Fans of Olympic technology can think of the ongoing London 2012 games as the LED championships.
So many of the great visual effects of last Friday’s opening ceremony relied on the versatility and controllability of light emitting diodes - those tiny semiconductors known for their energy efficiency and, as the Olympics are showing, for their transformation of public lighting design and display.
Assuming you’re one of the billions of people who watched or who have seen replays: You know those five giant Olympic rings that descended as molten steel into the show’s fiery industrial scene? Well, they were lit to liquid metal perfection by LEDs, according to an article in London’s Sunday Times (I’d provide a link, but Rupert Murdoch makes it available only to paying subsribers; I read the dead tree version).
Likewise, the crowd-turned-giant-digital-display took its magic from LEDs mounted on screens in between the 80,000 seats. LEDs also graced the undulating wings of the bicycle doves.
And how extraordinary that a collection of LEDs created such a life-like image of the Queen greeting James Bond, aka actor Daniel Craig in Buckingham Palace…Just kidding! In a television production coup, that regal image was, of course, the actual Queen making her acting debut in the flesh.
Oh? Am I allowed to say “Queen” and “flesh” in the same sentence? Hmmm. Probably not. I think I just sentenced myself to time in the notorious Tower of London.
But that’s okay, because they’re likely to haul me into a cell with a view of Tower Bridge which is all lit up with, guess what? LEDs!!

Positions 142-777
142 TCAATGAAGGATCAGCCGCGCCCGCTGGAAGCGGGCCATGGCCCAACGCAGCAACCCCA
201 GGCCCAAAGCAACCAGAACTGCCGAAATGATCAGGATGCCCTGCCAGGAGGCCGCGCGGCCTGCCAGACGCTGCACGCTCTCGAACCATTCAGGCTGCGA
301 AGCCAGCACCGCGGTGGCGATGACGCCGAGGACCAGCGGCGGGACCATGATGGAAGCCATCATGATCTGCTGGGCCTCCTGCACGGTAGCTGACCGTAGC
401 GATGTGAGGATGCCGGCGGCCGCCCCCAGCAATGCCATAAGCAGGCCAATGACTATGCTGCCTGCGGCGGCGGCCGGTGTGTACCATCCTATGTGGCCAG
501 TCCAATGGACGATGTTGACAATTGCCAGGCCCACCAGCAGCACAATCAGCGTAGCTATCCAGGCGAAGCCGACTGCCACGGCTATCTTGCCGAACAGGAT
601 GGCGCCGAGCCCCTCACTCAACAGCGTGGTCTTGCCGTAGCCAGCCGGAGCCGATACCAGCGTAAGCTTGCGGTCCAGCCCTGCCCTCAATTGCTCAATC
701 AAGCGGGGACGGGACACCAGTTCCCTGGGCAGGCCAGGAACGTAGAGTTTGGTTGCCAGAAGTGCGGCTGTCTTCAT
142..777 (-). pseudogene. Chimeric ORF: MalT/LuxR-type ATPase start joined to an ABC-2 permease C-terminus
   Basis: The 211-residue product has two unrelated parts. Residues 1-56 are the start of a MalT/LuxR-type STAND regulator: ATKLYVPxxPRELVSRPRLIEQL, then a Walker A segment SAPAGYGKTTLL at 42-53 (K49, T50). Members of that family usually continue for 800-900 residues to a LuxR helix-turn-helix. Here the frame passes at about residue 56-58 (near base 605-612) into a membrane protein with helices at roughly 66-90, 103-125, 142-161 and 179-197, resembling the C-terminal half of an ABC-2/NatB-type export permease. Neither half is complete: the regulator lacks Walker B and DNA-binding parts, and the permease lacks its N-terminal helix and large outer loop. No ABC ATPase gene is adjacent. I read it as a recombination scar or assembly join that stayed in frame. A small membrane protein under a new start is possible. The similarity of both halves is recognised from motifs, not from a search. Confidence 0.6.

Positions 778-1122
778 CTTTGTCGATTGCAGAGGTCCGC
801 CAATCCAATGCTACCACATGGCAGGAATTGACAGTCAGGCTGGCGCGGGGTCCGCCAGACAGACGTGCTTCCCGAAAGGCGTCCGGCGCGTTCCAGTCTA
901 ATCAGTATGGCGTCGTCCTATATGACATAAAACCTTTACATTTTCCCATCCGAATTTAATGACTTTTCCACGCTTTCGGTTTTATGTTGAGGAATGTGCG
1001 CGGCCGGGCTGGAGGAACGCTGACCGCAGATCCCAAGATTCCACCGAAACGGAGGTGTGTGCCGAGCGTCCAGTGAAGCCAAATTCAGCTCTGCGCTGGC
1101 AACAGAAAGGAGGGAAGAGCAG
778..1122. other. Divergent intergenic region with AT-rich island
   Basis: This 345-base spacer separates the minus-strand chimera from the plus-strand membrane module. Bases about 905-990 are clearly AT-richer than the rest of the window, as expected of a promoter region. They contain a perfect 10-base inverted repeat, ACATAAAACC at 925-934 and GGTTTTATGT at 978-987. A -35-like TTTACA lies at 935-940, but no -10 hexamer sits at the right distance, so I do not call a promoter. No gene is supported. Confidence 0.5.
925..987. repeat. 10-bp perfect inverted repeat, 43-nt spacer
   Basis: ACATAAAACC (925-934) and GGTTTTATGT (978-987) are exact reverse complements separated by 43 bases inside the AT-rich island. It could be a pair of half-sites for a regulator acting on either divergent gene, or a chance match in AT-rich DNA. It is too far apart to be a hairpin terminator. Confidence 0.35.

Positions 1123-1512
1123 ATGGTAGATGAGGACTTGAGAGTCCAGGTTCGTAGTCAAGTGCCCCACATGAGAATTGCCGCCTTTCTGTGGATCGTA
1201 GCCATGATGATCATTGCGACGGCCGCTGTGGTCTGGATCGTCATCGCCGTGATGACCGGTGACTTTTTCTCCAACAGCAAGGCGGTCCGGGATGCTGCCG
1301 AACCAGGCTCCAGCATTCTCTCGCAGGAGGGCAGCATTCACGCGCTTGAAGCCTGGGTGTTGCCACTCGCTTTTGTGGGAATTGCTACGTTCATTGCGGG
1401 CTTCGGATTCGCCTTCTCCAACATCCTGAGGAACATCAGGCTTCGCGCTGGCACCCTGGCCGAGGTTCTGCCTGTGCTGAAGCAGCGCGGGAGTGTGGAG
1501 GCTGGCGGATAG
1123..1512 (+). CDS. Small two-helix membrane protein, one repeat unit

It’s not all good. As I’ve said before, my eyes haven’t yet acclimatized to the LED hues, which sometimes can look about as warm as a refrigerator. I’ve noticed that with some of the TV shots of Olympic Stadium. Depending on which of its ever-changing color schemes is on camera, its palette can evoke “digital display blue” or “control panel red.”
That’s one for the industry to work on. Maybe by 2016 it can win some medals in that department.
Finally, this thought: Each of those LEDs sure do use a lot less electricity than a conventional incandescent bulb would. On the other hand, we’re using a lot more of them. What, I wonder, is the actual energy savings of that?
Photo: Molten rings from Nick J. Webb via Flickr. Tower Bridge from Richard Chivers via GE and Reformer Films.
More public displays of LED affection on SmartPlanet:
- GE caught paying for Olympic gold
- LEDs to dance at European Championship soccer
- LEDs atop Empire State Building
- LEDs turning sow’s ear into silk purse in Paris
- LEDs to bathe London’s Tower Bridge in Olympic gold and silver